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Bringing a truly ancient drama to life

Heptonstall Players Pace Egg Play at Weavers Square, Heptonstall.
Bold Slasher Jim Green, right, fights St George Stuart Hought in last year's production

Heptonstall Players Pace Egg Play at Weavers Square, Heptonstall. Bold Slasher Jim Green, right, fights St George Stuart Hought in last year's production

What and why is Pace Egg? What’s in a name?

“Pace Egg” is remarkably similar to “Pesach” (Hebrew) and “Pascha” (Latin) or “Passover”, the Hebrew exodus and rebirth after persecution in Egypt.

Words in Mediterranean languages for Passover and Easter are similar: Pásha (Greek), Pascua (Spanish), Pasqua (Italian) and Pâques (French).

The Christian “Easter” celebration of death and resurrection dates back only to the Middle Ages, rather than the time of Christ; previously, Christians followed Pesach or other Middle Eastern traditions. The St Thomas Christian churches of Syria and India have continued to celebrate Pesach till modern times.

So, while purists mock claims that “Pace Egg is one of the oldest dramas in the world, dating back to Ancient Egypt and Syria”, linguistic connections give such claims modest legitimacy.

Scholars think Easter may have “pagan” origins, based on “Isthar”, the Levantine Spring goddess, or “Eostre”, the Anglo-Saxon goddess of dawn. Christian, Hebrew and multi-theistic traditions are intertwined; and mediaeval mummers’ plays, in which tradition Pace Egg sits, draw from all.

Folklore academics claim that modern English Pace Egg and similar “hero-combat” mummer plays have their origin largely during urbanisation of the 17th to 19th centuries, with words passed on by oral tradition. Plays similar to the Heptonstall and Midgley “hero/combat” versions occur on both sides of the South Pennines and further afield.

Alternative “sword-dance”, “plough”, “multiple wooing” and “recruitment sergeant” plays are traditional across England. In times of hardship, while begging was frowned on, and in war illegal, groups of workers would perform the plays to raise cash, especially for festivities; thus the Heptonstall players’ quest “to tek our bonnie lasses to Todmorden Fair.”

Pace Egg brings together a hotchpotch of themes. The central figure is St George, seemingly representing Crusading England, fighting “Bold Slasher” (thought to be Saracen), who is slain but then reborn through the mysterious “nip-nap” administered by the quack doctor - a reprise of both Christian and pre-Christian death and resurrection traditions.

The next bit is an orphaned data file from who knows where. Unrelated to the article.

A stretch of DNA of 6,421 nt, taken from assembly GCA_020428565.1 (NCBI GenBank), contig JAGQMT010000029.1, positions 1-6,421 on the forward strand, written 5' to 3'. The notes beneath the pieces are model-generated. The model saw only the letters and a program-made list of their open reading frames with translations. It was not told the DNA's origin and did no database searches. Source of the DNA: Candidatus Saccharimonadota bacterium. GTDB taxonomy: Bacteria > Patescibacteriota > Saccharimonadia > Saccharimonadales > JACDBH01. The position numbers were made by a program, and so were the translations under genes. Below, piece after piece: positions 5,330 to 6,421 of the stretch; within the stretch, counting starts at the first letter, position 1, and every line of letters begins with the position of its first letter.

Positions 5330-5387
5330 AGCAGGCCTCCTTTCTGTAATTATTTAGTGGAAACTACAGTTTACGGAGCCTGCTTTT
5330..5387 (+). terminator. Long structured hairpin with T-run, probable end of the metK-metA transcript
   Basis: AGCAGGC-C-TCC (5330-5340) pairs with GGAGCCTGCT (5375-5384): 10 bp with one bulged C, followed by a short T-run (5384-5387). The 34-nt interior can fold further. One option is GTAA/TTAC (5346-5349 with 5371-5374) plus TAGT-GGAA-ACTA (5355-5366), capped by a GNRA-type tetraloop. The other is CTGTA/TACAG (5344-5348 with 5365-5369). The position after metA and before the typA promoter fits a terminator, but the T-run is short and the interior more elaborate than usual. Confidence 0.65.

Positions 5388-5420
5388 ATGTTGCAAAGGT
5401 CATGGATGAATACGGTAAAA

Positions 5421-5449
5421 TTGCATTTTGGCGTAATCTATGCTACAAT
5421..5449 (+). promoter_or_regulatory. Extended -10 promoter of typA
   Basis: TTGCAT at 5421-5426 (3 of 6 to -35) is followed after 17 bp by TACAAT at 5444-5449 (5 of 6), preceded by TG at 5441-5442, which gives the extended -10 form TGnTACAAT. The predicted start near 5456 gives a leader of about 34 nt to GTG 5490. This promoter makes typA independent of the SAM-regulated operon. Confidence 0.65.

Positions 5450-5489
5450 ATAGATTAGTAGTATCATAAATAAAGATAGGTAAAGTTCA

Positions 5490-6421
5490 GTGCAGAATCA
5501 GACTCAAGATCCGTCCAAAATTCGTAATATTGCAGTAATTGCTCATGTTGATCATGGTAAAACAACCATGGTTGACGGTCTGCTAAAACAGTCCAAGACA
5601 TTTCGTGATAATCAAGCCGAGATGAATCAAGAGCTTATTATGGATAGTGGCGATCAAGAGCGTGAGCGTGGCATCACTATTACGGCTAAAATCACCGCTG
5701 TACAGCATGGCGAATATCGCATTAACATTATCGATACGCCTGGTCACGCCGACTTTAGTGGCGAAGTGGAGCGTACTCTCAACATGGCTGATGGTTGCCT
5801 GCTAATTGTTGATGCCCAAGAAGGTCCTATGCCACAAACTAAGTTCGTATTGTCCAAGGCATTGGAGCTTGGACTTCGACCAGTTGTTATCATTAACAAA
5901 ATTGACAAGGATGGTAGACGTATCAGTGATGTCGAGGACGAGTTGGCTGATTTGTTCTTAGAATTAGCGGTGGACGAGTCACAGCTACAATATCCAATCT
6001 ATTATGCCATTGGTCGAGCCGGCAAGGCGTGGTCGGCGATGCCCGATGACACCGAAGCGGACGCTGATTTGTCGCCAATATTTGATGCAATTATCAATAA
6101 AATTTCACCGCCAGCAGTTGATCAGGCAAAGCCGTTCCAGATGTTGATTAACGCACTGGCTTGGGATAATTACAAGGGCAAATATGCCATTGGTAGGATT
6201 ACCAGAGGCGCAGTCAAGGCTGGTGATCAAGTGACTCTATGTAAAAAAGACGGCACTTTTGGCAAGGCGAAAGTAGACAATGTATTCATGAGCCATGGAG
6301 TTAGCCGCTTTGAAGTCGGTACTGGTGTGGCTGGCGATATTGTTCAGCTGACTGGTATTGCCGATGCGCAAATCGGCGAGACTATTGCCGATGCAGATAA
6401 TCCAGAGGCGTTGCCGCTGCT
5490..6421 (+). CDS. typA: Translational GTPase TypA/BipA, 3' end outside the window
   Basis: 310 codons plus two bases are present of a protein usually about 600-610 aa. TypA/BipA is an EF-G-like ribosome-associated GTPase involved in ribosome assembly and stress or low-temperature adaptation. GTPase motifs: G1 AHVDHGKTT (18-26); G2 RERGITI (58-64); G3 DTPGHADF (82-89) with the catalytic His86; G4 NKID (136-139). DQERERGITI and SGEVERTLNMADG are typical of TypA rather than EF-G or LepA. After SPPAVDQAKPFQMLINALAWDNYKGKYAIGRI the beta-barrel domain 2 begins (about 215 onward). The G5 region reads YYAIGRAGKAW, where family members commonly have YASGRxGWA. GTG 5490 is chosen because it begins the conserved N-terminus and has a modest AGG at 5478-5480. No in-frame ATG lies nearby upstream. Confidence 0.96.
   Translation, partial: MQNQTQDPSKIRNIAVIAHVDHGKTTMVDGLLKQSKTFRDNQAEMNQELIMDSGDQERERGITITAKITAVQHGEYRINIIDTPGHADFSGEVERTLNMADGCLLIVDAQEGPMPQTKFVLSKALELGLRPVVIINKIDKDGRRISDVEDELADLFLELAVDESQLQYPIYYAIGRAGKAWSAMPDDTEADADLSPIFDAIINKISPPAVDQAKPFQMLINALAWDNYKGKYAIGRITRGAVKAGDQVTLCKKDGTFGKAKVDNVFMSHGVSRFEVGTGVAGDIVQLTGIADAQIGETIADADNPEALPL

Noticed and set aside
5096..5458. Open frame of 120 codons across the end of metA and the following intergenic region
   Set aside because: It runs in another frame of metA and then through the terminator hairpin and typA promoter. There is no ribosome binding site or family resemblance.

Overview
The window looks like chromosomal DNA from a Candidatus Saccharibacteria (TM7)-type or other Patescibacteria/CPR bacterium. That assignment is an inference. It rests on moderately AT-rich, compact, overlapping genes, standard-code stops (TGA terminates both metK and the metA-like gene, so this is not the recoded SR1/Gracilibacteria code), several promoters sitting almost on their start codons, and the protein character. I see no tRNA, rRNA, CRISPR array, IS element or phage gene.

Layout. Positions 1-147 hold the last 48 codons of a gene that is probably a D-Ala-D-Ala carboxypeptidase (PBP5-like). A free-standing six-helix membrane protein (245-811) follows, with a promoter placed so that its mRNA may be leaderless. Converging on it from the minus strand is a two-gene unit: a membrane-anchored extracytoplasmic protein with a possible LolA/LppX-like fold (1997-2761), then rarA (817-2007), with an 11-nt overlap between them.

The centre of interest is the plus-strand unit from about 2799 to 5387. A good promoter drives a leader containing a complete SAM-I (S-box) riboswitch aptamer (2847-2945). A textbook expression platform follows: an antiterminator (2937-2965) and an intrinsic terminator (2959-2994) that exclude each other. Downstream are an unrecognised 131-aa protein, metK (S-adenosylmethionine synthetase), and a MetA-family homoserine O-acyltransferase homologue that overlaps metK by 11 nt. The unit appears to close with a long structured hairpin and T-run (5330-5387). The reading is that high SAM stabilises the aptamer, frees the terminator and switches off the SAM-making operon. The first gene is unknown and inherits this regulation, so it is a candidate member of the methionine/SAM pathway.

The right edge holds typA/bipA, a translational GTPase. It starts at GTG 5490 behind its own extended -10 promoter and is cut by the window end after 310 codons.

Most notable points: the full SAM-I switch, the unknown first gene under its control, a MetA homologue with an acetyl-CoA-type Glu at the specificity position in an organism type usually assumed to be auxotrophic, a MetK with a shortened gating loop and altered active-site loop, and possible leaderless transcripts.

Other characters - Black Prince of Paradise, the King of Egypt and his knight Hector - all fall victim to George. But this is followed by a call to hold up one’s arms and swords, for “peace and joy - we shall have it all”.

Finally a local, timeless, drunk, Tosspot, chases young women with kisses and gives out Easter eggs for fertility and new birth. Fact aped fiction a couple of years ago when two kissed lasses produced babies in the following year!

Pace Egg faded out in the 1930s with the advent of cinema. The tradition was re-established for a dozen years in the 50s/60s by Heptonstall School.

The play was then relaunched again in 1979 by former pupil, David Burnop, at the suggestion of his mother, Muriel, the school secretary, to mark its centenary. Thirty five years later, the ever-youthful David still plays the doctor.

In the 80s other village locals dropped out to be replaced by incomers, mostly associated with Hebden Bridge Little Theatre - Roger Munday (George), Jay Jones (Slasher), Bill Cort (King) and Allen Johnson (Tosspot).

I joined as the King in 1986, so this is my 28th year. Village postmaster David Parish was a memorable Tosspot for many years, till he, like both Allen Johnson and Steven Bailey before him, died tragically young. He was replaced by Dean Gash, who plays the part in similar, hilarious vein. The cast has remained remarkably constant, with Ray Riches playing a triumphant George for 20 or more years till 2012 and replaced then by Stuart Hought, who had been a serenading Hector for as many years before.

Jimmy Green took over from Karl Williams as Slasher in 2002, both of them staging falls in the most dramatic ways. Neil Collins has been a juggling ringmaster since 1991. And Andy Carter, who has been a cavorting Black Prince since the 90s, is now joined by his son, Rowan, as the new Hector.

The cast has been wholly male, except for a brief period when Norah Gibbins played Slasher and a year when I was ill and Sue Riches played a regal Queen of Egypt.

Historically, Pace Egg was all-male and the Maypole dance all-female. So it is appropriate that today in Heptonstall play performances are interspersed by brilliant dances by the Hebden Bridge Hill Millies.

The Midgley version is thought to be older than Heptonstall’s, though both have changed over the years. The Midgley play has been kept alive by pupils of Calder High School, including Rowan Carter, so the cast varies from year to year.

It is performed at different spots around the Calder Valley, but in recent years has always finished up in Heptonstall prior to the old-timers’ last rendition.

Then, audiences can appreciate the two versions head to tail.

While jingoistic lines are worrying to the modern ear, one would not bow to political correctness here anymore than in Othello or the Merchant of Venice. Equating one side with good and the other with evil is more worrying though and might be rethought.

But it is a mistake to take any of it too seriously. The performances make for a right rollicking Good Friday afternoon.

The Heptonstall play will be performed in Weavers’ Square at 11.15am, 12.30pm, 2pm and 4pm on April 18, with the Midgley pupils at 3pm.

 

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